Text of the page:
Great gate robbery unleashes livestock

A GANG of thieves, stealing metal farm gates in a series of bizarre raids, are causing chaos in the agricultural heartland of the north-east of Scotland.

On Wednesday night alone, the gang stole a total of 17 heavy metal gates from farm fields across Banff and Buchan, allowing cows and other livestock to escape on to rural and main roads in the area.

And yesterday, Grampian Police appealed for the public's help in tracking down the gate thieves.

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Two weeks ago, a total of 13 metal gates were stolen in a series of raids at farms in the Crudie, Fisherie and King Edward areas of North Aberdeenshire. The same gang is believed to be responsible for a spate of raids at farms in the New Deer, Cuminestown, Turriff and Gamrie areas on Wednesday night when at least 17 metal gates, averaging 12ft in length, vanished from farm fields throughout the area.

Farmers and their families were still rounding up the last of their missing livestock yesterday morning after the gang struck.

Inspector Donny Chisholm, from the Banff office of Grampian Police, is heading the investigation. He told The Scotsman yesterday

: "The theft of these gates obviously causes me great concern. Apart from the financial loss to the farmers, this totally irresponsible behaviour by those who are stealing them is presenting a significant danger to motorists and animals by allowing the livestock to escape from their fields on to the roads, thus endangering their lives."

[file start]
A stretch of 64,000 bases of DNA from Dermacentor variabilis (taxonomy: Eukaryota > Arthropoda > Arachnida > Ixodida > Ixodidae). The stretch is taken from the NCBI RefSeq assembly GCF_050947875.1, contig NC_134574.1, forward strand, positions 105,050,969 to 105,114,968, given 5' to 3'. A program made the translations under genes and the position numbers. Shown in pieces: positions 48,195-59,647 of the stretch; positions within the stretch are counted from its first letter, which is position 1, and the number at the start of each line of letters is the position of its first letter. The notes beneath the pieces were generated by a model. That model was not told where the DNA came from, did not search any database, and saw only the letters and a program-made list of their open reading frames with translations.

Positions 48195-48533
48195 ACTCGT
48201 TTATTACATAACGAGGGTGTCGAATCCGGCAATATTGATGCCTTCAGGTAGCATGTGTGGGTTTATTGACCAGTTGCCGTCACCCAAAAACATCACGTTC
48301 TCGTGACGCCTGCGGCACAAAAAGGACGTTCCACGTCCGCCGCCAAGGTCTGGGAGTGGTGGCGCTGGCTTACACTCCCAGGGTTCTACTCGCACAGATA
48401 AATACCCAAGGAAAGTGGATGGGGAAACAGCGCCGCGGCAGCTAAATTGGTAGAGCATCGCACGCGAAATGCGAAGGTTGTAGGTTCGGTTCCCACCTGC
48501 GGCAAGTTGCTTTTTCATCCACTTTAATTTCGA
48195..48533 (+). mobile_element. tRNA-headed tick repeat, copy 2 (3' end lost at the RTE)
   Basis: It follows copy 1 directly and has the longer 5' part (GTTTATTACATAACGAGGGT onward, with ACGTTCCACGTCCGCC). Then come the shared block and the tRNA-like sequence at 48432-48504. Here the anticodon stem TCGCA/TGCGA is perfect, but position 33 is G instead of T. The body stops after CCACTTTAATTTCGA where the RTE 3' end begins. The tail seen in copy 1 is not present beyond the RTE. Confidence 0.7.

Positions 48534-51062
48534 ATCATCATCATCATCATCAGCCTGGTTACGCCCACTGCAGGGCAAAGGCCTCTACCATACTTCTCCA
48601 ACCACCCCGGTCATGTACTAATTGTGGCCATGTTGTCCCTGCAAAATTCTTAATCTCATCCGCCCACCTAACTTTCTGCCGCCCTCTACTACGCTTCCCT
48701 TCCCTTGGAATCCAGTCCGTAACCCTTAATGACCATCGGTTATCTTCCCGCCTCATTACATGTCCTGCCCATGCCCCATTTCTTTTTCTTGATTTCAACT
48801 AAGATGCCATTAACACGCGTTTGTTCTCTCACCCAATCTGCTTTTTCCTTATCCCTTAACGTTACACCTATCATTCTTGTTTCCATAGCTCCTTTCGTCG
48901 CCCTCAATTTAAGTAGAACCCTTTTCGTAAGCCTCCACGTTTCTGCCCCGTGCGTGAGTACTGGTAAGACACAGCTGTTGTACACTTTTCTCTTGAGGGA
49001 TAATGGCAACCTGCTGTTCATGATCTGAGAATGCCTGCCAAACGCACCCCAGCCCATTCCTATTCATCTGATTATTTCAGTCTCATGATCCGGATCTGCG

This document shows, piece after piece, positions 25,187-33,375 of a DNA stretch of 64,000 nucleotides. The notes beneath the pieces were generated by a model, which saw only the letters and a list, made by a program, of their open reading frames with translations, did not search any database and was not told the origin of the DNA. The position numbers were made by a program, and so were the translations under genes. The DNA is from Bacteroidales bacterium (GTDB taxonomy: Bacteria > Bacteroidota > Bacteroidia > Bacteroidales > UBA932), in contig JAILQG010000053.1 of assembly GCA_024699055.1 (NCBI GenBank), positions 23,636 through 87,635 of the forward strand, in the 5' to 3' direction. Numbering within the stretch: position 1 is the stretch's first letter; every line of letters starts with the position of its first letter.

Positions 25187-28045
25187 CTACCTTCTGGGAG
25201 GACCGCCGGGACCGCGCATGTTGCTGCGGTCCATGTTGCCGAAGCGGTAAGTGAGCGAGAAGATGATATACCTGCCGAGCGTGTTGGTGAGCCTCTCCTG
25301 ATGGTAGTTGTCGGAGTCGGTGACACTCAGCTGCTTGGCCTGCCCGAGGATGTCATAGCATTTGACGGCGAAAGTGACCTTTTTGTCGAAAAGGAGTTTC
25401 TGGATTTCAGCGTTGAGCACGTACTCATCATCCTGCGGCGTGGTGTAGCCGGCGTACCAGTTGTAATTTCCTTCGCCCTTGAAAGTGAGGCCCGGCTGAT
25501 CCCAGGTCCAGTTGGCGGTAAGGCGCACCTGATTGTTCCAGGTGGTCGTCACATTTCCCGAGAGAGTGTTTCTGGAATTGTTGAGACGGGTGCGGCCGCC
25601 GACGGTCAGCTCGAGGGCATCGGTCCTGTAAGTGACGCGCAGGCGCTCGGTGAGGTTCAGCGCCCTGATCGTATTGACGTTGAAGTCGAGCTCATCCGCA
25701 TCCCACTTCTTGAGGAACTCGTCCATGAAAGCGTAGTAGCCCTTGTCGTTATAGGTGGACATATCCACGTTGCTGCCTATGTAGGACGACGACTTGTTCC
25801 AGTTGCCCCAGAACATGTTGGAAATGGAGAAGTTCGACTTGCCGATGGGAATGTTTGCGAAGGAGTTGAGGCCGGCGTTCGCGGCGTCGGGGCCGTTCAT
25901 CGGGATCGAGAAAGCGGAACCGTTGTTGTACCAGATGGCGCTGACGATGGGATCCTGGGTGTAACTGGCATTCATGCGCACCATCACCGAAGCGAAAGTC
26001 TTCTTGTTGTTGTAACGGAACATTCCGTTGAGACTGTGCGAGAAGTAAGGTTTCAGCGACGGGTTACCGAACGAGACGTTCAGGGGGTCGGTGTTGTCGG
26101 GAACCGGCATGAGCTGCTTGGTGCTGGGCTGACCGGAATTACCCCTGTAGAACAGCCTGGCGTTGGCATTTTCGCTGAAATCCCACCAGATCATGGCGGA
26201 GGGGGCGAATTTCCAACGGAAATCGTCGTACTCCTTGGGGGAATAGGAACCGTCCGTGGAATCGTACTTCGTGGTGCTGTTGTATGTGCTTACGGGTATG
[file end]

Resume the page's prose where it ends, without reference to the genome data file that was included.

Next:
Insp Chisholm continued: "Those responsible are definitely well organised and the thefts are well orchestrated. It would take at least two persons to lift these heavy gates and obviously they would need a large vehicle or trailer to transport them."

But he admitted: "To be honest, I don't have a clue what their motives are. I am keeping an open mind on that. I don't know if they are selling the gates for scrap, selling them on, or whether they are reusing them."

Insp Chisholm added that a number of officers visited farms in the area to encourage farmers to security-mark their remaining gates with UV pens.

Ian Murray, the secretary of the New Deer and Turriff branch of the National Farmers' Union of Scotland, said: "These thefts certainly caused the farmers and their families a considerable amount of hassle, in that they were up in the middle of the night and out until this morning rounding up their cattle."

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Mr Murray said that while the gates cost between 60 and 100 to buy, they would have little scrap value. "The gang obviously has an outlet of some sort for the gates," he said. "I would guess they are flogging them to farmers in a different part of the country."